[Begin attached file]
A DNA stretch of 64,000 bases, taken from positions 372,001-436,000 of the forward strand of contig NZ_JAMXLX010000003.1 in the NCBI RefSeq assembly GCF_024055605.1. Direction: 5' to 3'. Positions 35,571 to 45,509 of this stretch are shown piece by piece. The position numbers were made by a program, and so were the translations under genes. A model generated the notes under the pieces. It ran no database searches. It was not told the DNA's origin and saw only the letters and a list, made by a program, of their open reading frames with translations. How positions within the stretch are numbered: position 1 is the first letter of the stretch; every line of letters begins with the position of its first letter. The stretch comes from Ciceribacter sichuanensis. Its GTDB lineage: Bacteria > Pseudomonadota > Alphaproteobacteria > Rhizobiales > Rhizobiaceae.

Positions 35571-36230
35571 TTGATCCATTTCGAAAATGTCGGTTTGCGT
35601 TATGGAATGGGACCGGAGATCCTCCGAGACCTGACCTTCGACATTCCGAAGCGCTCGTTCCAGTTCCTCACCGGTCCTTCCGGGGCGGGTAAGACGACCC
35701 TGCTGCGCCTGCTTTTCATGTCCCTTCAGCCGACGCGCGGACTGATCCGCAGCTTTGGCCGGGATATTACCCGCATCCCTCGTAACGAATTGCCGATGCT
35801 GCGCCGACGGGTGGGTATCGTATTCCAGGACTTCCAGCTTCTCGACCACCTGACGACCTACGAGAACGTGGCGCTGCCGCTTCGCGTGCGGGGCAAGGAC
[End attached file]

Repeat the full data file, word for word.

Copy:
A DNA stretch of 64,000 bases, taken from positions 372,001-436,000 of the forward strand of contig NZ_JAMXLX010000003.1 in the NCBI RefSeq assembly GCF_024055605.1. Direction: 5' to 3'. Positions 35,571 to 45,509 of this stretch are shown piece by piece. The position numbers were made by a program, and so were the translations under genes. A model generated the notes under the pieces. It ran no database searches. It was not told the DNA's origin and saw only the letters and a list, made by a program, of their open reading frames with translations. How positions within the stretch are numbered: position 1 is the first letter of the stretch; every line of letters begins with the position of its first letter. The stretch comes from Ciceribacter sichuanensis. Its GTDB lineage: Bacteria > Pseudomonadota > Alphaproteobacteria > Rhizobiales > Rhizobiaceae.

Positions 35571-36230
35571 TTGATCCATTTCGAAAATGTCGGTTTGCGT
35601 TATGGAATGGGACCGGAGATCCTCCGAGACCTGACCTTCGACATTCCGAAGCGCTCGTTCCAGTTCCTCACCGGTCCTTCCGGGGCGGGTAAGACGACCC
35701 TGCTGCGCCTGCTTTTCATGTCCCTTCAGCCGACGCGCGGACTGATCCGCAGCTTTGGCCGGGATATTACCCGCATCCCTCGTAACGAATTGCCGATGCT
35801 GCGCCGACGGGTGGGTATCGTATTCCAGGACTTCCAGCTTCTCGACCACCTGACGACCTACGAGAACGTGGCGCTGCCGCTTCGCGTGCGGGGCAAGGAC